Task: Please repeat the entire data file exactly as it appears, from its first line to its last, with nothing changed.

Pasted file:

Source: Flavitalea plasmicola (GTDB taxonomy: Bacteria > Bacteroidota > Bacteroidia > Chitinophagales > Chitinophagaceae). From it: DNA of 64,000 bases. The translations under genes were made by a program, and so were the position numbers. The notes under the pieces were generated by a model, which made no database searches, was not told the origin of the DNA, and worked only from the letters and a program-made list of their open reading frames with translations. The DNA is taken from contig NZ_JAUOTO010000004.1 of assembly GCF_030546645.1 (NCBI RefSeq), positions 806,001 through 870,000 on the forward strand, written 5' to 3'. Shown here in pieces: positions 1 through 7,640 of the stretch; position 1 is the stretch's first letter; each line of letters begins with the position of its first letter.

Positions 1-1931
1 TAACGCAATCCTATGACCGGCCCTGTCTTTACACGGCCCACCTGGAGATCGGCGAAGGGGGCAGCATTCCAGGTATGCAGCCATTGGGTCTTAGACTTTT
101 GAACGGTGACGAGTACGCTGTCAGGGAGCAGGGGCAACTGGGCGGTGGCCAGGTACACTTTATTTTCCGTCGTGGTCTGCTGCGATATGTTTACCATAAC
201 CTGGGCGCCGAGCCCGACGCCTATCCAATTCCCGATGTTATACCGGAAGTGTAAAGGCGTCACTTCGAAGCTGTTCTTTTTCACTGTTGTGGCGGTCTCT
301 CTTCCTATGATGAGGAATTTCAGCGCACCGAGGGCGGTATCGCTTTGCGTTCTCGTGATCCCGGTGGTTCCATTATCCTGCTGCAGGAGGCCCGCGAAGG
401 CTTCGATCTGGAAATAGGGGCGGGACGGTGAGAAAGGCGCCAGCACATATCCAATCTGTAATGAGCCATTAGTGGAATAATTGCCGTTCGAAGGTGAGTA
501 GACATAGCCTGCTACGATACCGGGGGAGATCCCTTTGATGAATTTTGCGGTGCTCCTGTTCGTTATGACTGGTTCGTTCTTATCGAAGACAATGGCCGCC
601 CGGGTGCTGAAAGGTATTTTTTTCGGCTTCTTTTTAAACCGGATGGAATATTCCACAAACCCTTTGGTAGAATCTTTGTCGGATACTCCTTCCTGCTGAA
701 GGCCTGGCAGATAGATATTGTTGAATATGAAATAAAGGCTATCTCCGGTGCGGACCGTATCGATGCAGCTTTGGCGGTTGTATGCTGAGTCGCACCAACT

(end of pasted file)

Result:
Source: Flavitalea plasmicola (GTDB taxonomy: Bacteria > Bacteroidota > Bacteroidia > Chitinophagales > Chitinophagaceae). From it: DNA of 64,000 bases. The translations under genes were made by a program, and so were the position numbers. The notes under the pieces were generated by a model, which made no database searches, was not told the origin of the DNA, and worked only from the letters and a program-made list of their open reading frames with translations. The DNA is taken from contig NZ_JAUOTO010000004.1 of assembly GCF_030546645.1 (NCBI RefSeq), positions 806,001 through 870,000 on the forward strand, written 5' to 3'. Shown here in pieces: positions 1 through 7,640 of the stretch; position 1 is the stretch's first letter; each line of letters begins with the position of its first letter.

Positions 1-1931
1 TAACGCAATCCTATGACCGGCCCTGTCTTTACACGGCCCACCTGGAGATCGGCGAAGGGGGCAGCATTCCAGGTATGCAGCCATTGGGTCTTAGACTTTT
101 GAACGGTGACGAGTACGCTGTCAGGGAGCAGGGGCAACTGGGCGGTGGCCAGGTACACTTTATTTTCCGTCGTGGTCTGCTGCGATATGTTTACCATAAC
201 CTGGGCGCCGAGCCCGACGCCTATCCAATTCCCGATGTTATACCGGAAGTGTAAAGGCGTCACTTCGAAGCTGTTCTTTTTCACTGTTGTGGCGGTCTCT
301 CTTCCTATGATGAGGAATTTCAGCGCACCGAGGGCGGTATCGCTTTGCGTTCTCGTGATCCCGGTGGTTCCATTATCCTGCTGCAGGAGGCCCGCGAAGG
401 CTTCGATCTGGAAATAGGGGCGGGACGGTGAGAAAGGCGCCAGCACATATCCAATCTGTAATGAGCCATTAGTGGAATAATTGCCGTTCGAAGGTGAGTA
501 GACATAGCCTGCTACGATACCGGGGGAGATCCCTTTGATGAATTTTGCGGTGCTCCTGTTCGTTATGACTGGTTCGTTCTTATCGAAGACAATGGCCGCC
601 CGGGTGCTGAAAGGTATTTTTTTCGGCTTCTTTTTAAACCGGATGGAATATTCCACAAACCCTTTGGTAGAATCTTTGTCGGATACTCCTTCCTGCTGAA
701 GGCCTGGCAGATAGATATTGTTGAATATGAAATAAAGGCTATCTCCGGTGCGGACCGTATCGATGCAGCTTTGGCGGTTGTATGCTGAGTCGCACCAACT